Wednesday, January 28, 2015

YouTube ads

I use the AdBlock+ add-on for Firefox, which seamlessly removes all ads from most websites, which is why I never see ads of any kind on YouTube.

I wanted to check a video at 50 FPS, and since Firefox does not support that yet for some reason, I watched it with Chrome. I don't have any ad-blocker there, so I get to see the ads.

Now, since YouTube is owned by Google, and all ads are provided by Google, and Google is a rather respectable company, one would think that they would only accept appropriate ads that are formal and in good taste. But what did I get? This:


Way to stay classy, Google.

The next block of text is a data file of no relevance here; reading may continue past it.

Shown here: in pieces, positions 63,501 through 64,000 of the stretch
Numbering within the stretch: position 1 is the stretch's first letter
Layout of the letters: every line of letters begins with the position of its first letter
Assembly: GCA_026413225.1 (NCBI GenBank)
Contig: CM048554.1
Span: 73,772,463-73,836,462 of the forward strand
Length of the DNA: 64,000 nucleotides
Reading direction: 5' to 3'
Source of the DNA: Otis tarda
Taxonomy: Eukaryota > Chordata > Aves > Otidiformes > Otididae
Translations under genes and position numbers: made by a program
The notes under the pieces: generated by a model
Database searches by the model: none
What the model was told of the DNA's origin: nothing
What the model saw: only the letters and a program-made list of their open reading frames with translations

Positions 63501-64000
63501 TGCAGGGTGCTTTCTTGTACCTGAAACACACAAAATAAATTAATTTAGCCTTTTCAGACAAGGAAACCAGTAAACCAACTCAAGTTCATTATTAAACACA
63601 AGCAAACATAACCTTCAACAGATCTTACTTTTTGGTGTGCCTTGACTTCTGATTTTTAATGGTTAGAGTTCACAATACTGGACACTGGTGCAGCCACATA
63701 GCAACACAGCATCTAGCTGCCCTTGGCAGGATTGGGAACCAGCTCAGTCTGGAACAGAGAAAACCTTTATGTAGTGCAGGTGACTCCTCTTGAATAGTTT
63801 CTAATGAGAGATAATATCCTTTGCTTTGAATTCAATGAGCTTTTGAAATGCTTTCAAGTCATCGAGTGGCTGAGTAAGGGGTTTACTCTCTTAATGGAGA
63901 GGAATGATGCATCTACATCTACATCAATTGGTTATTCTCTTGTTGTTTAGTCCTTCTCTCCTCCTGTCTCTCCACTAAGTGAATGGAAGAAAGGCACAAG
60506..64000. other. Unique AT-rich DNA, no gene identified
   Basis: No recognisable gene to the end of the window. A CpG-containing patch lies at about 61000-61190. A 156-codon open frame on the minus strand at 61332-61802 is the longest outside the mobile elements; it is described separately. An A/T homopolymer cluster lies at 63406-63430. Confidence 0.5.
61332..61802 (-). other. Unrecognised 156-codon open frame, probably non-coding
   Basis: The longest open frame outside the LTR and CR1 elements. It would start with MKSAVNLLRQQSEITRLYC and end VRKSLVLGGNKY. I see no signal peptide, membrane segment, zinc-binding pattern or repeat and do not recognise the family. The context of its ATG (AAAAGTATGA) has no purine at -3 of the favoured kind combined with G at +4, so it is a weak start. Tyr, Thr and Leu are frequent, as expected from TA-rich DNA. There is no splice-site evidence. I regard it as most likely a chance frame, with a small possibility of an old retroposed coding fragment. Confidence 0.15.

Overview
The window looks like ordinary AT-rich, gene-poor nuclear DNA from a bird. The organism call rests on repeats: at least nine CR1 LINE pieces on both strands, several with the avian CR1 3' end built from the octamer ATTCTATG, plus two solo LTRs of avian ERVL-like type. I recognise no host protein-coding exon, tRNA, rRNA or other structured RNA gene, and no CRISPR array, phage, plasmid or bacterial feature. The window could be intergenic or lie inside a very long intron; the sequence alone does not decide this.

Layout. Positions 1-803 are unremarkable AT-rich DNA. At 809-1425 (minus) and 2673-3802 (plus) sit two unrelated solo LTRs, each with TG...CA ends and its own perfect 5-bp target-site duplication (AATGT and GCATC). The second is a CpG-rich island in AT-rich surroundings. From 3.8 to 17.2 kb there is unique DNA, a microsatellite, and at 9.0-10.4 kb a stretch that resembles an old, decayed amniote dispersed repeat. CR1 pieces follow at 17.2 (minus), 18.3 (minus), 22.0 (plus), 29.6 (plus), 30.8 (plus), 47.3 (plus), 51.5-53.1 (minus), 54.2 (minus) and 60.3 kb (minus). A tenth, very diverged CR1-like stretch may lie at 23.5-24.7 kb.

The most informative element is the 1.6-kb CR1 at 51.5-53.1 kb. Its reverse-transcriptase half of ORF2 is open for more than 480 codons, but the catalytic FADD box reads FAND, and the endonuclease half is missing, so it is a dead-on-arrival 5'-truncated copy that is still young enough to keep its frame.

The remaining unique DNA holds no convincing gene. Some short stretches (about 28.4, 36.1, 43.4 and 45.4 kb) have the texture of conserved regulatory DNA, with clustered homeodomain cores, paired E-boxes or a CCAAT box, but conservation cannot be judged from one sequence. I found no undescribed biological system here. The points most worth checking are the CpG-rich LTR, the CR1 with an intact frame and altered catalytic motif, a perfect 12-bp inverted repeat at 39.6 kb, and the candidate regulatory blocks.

Sunday, January 25, 2015

What is a "real" video game?

I recently bought on Steam a visual novel type game named Cho Dengeki Stryker. I like the genre when it's well done. I have played several ones, but one prominent example is 9 Hours - 9 Persons - 9 Doors for the Nintendo DS, which is an excellent example of a visual novel that takes great advantage of both the genre and the platform to present a story-heavy game that's interesting to play. Thus I was looking forward to Cho Dengeki Stryker given the positive reviews it has on Steam.

This game, however, is different. It's a visual novel. Literally a visual novel. It's not just a game of the genre, but a literal visual novel. In other words, text with images, some animations here and there, and basically nothing else. You simply click the mouse to advance to the next paragraph of text, and that's it. It's fully voice-acted (in Japanese), but it's still just a novel.